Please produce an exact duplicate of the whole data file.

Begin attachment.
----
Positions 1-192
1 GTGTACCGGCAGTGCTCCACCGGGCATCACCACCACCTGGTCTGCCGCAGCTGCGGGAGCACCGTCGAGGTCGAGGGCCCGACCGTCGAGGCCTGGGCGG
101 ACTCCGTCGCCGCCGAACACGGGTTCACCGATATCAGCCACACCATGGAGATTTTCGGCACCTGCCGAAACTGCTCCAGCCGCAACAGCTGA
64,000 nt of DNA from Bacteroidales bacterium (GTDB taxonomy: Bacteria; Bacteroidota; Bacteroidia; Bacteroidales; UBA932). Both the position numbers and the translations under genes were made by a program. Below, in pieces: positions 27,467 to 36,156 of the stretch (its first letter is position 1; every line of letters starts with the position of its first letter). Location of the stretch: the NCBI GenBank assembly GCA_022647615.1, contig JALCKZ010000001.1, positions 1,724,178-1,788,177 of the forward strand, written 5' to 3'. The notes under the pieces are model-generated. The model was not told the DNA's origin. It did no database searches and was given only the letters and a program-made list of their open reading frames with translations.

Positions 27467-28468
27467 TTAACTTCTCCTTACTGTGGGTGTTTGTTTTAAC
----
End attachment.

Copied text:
Positions 1-192
1 GTGTACCGGCAGTGCTCCACCGGGCATCACCACCACCTGGTCTGCCGCAGCTGCGGGAGCACCGTCGAGGTCGAGGGCCCGACCGTCGAGGCCTGGGCGG
101 ACTCCGTCGCCGCCGAACACGGGTTCACCGATATCAGCCACACCATGGAGATTTTCGGCACCTGCCGAAACTGCTCCAGCCGCAACAGCTGA
64,000 nt of DNA from Bacteroidales bacterium (GTDB taxonomy: Bacteria; Bacteroidota; Bacteroidia; Bacteroidales; UBA932). Both the position numbers and the translations under genes were made by a program. Below, in pieces: positions 27,467 to 36,156 of the stretch (its first letter is position 1; every line of letters starts with the position of its first letter). Location of the stretch: the NCBI GenBank assembly GCA_022647615.1, contig JALCKZ010000001.1, positions 1,724,178-1,788,177 of the forward strand, written 5' to 3'. The notes under the pieces are model-generated. The model was not told the DNA's origin. It did no database searches and was given only the letters and a program-made list of their open reading frames with translations.

Positions 27467-28468
27467 TTAACTTCTCCTTACTGTGGGTGTTTGTTTTAAC